If your home uses natural gas, or if you have a wood or gas fireplace,
you need a carbon monoxide detector. In fact, even if you have an all-electric
home, you might consider getting a detector if you use a backup general
or other carbon-fueled heat/power source. Inhaling too much carbon monoxide
(CO) gas can lead to poisoning and possibly death, so there's pretty good
reason to spend $35 on a carbon monoxide detector. In many municipalities,
they are required in rental units and/or in newly constructed homes.
Three are three main types of CO detectors: plug-in models plug directly
into an existing outlet with battery backup; you can also find models that
only use battery power. Lastly, you might see hardwired detectors in newly
constructed homes. Most owners of existing homes will opt for plug-in or
battery units, that are easier to install.
If you have a large home, you might consider interconnecting CO detectors.
Most hardwired systems are interconnecting; when one alarm picks up dangerous
levels of CO, all the alarms sound. We did find one model, the First Alert
Onelink, that's battery powered but that can also connect to other models
to perform this function. That's a benefit in big homes or homes with several
floors, where you might not hear an alarm sounding in a distant part of the
Lastly, some models combine a carbon monoxide detector with a smoke alarm.
While that's one way to cut down on the number of sensor gadgets in your
home, these models typically include just one of the two types of smoke-detector
sensors (experts say your home needs both types for the best protection).
Consider these tips when shopping for a carbon monoxide detector:
- Look for
the UL symbol on the packaging. UL-listed CO detectors meet product
safety standards set by the Underwriters Laboratory, an independent product
safety certification organization. These CO detectors sound an audible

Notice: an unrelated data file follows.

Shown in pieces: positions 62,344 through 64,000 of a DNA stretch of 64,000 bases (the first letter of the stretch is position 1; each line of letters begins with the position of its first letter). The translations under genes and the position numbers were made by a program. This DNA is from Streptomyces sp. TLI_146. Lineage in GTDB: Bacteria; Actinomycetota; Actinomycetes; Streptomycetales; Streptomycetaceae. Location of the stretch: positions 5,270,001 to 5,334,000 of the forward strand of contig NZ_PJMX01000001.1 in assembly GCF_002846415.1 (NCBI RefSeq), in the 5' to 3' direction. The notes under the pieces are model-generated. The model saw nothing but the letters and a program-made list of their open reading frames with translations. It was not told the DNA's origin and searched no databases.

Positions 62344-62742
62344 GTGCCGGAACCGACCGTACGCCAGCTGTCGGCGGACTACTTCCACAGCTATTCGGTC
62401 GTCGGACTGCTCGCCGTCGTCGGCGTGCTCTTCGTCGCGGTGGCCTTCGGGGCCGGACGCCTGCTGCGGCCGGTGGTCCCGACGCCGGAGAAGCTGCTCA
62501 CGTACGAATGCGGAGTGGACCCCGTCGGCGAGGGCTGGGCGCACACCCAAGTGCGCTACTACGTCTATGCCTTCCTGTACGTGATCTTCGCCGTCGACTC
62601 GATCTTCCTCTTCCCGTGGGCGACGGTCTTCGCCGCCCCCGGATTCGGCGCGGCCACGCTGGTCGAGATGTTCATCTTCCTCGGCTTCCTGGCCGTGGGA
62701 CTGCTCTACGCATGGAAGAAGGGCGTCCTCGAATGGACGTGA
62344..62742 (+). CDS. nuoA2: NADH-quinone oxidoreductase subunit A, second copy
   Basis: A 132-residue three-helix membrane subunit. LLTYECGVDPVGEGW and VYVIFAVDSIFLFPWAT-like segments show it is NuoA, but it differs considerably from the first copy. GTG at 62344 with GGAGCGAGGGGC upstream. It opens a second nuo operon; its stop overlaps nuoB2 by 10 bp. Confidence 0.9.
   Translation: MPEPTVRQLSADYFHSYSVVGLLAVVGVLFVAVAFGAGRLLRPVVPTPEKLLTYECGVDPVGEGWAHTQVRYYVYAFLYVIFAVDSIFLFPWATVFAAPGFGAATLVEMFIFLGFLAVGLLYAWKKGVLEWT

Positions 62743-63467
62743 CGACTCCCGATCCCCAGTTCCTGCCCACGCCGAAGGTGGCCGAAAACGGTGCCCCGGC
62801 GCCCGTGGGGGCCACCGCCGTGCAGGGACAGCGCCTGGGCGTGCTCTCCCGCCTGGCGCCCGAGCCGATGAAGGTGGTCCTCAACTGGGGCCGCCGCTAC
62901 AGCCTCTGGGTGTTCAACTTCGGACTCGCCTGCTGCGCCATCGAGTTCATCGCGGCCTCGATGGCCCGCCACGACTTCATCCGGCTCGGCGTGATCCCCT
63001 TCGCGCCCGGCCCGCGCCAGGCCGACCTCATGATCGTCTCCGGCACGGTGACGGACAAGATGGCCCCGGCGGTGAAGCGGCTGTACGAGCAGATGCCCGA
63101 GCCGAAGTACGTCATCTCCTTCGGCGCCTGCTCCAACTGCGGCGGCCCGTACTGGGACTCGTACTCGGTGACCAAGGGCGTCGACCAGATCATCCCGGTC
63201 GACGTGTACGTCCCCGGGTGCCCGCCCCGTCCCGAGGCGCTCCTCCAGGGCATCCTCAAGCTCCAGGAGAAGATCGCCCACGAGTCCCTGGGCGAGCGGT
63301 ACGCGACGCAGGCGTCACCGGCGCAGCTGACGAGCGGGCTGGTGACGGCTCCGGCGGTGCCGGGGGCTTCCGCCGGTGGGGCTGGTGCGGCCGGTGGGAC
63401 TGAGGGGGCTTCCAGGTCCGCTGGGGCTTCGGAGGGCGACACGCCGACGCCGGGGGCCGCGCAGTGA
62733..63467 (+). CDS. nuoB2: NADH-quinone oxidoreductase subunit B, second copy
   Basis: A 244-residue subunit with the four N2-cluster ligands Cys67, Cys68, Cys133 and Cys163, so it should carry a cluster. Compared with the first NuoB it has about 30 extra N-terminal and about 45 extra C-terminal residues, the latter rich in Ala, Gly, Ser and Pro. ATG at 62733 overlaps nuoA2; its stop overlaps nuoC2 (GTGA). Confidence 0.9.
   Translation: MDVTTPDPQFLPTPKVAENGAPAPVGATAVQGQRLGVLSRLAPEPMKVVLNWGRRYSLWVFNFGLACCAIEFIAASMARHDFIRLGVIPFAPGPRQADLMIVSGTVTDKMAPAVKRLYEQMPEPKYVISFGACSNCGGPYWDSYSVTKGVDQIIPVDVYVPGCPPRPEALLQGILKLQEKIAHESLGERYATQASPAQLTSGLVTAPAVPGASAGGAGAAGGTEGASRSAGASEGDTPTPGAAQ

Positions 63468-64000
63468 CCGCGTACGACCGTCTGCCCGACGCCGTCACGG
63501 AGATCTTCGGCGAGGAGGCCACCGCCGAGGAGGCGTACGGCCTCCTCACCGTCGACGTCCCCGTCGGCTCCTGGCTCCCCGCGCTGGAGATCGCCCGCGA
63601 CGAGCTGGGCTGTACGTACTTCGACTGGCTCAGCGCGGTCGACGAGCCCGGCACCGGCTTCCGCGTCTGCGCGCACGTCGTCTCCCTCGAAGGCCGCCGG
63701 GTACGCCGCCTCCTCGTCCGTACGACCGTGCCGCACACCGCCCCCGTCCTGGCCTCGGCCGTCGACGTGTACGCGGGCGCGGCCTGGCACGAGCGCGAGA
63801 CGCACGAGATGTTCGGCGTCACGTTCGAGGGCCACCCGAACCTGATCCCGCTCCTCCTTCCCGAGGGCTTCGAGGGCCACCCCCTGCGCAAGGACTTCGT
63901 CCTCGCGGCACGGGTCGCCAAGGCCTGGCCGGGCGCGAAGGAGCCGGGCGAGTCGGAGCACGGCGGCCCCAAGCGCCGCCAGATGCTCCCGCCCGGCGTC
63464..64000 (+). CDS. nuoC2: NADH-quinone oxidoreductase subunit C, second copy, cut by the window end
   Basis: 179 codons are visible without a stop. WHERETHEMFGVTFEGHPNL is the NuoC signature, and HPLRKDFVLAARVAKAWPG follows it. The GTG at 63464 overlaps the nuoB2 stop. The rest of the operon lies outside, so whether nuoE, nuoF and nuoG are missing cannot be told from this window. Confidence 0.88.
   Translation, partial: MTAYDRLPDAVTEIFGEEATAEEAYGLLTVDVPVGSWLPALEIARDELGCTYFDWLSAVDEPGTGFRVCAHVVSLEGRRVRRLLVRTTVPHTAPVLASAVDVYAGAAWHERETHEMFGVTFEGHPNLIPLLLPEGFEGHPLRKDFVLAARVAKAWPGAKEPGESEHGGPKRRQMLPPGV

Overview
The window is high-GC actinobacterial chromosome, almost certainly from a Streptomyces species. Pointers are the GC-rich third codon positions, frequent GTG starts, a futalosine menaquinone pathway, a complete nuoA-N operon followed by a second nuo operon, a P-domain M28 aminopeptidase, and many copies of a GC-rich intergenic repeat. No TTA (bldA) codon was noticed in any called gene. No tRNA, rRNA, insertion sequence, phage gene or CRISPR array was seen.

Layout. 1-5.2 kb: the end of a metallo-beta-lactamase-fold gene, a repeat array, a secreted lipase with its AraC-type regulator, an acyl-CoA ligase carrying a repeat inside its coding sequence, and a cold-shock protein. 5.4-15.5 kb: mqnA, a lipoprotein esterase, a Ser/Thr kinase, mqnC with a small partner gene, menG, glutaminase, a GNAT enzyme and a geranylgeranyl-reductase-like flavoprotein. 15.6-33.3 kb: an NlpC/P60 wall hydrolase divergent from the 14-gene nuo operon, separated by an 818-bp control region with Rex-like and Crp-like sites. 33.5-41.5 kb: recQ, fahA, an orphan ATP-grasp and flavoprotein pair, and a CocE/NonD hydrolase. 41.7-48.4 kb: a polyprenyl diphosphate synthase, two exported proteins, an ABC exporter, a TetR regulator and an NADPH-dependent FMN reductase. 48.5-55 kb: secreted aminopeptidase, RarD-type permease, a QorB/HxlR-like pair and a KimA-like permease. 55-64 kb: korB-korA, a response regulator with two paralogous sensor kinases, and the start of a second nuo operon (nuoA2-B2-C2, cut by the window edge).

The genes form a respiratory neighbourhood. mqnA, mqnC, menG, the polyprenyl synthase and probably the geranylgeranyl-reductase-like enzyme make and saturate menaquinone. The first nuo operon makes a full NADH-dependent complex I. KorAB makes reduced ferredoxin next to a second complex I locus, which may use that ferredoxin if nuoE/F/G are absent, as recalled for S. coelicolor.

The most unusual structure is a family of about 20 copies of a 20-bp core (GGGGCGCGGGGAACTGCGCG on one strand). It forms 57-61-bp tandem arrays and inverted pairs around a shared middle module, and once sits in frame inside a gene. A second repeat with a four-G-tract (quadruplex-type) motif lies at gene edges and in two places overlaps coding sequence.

alarm for CO levels of 150 parts per million (ppm) that remain for at least
10 minutes or CO levels that remain at 70 ppm for one hour. All UL-listed
carbon monoxide alarms must also have a manual silence button and sound
another alarm within six minutes when elevated levels of CO are still present.
- Get a detector with
a digital display. The display can alert occupants to rising CO levels
even before they trigger the alarm. A CO concentration of only 30 ppm
may harm heart patients, unborn babies and children, but most detectors
don't trigger an alarm until CO levels are 70 ppm or higher. A display
indicating no CO is present is also useful for determining whether a triggered
detector is merely malfunctioning.
- A strobe light warns the hearing
impaired. Some detectors include a strobe light
(or a strobe light can be bought separately and attached) so that someone
hearing impaired knows an alarm has been triggered.
- Purchase at least one
CO detector for each level of the home. Also install a CO detector
in the basement if a furnace or other fuel-burning appliance is housed
- Ideal placement is about head-height on a wall. That's because appliances
that produce carbon monoxide usually also produce heat -- so CO rises
with hot air in a room. Place CO detectors at the recommended distance
from steam sources (e.g., bathrooms and dishwashers), household chemicals
and other factors that can trigger false alarms. Position CO detectors
20 feet from all fuel-burning appliances because they emit some CO when
initially turned on. Installed CO detectors shouldn't be near windows or
ceiling fans, where ventilation might prevent them from sounding an alarm.
- Regularly check
that the CO detector is working properly. If your detector is hardwired
directly into your home's electrical system, you should test the unit
monthly. For battery-operated units, test the detector weekly and strive
to replace its battery at least once a year. You should totally replace
detectors every five years unless directed differently by the manufacturer.
- Consider a
test kit. Detectors have a button that test alarms, but they can't
mimic CO to verify the sensors are working. Detectagas (*Est. $22) is an
example of a kit that can be purchased to test these sensors. It comes
with an aerosol can of CO and a plastic bag that seals around the detector
and allows you to accurately test that the alarm sounds when a dangerous
level of CO is present.
- Do not connect plug-in units to
an electrical outlet that is controlled by a light
switch. If the
switch is turned off, the detector will begin draining the backup batteries.
This leads to frustrating low-battery alerts and requires replacing batteries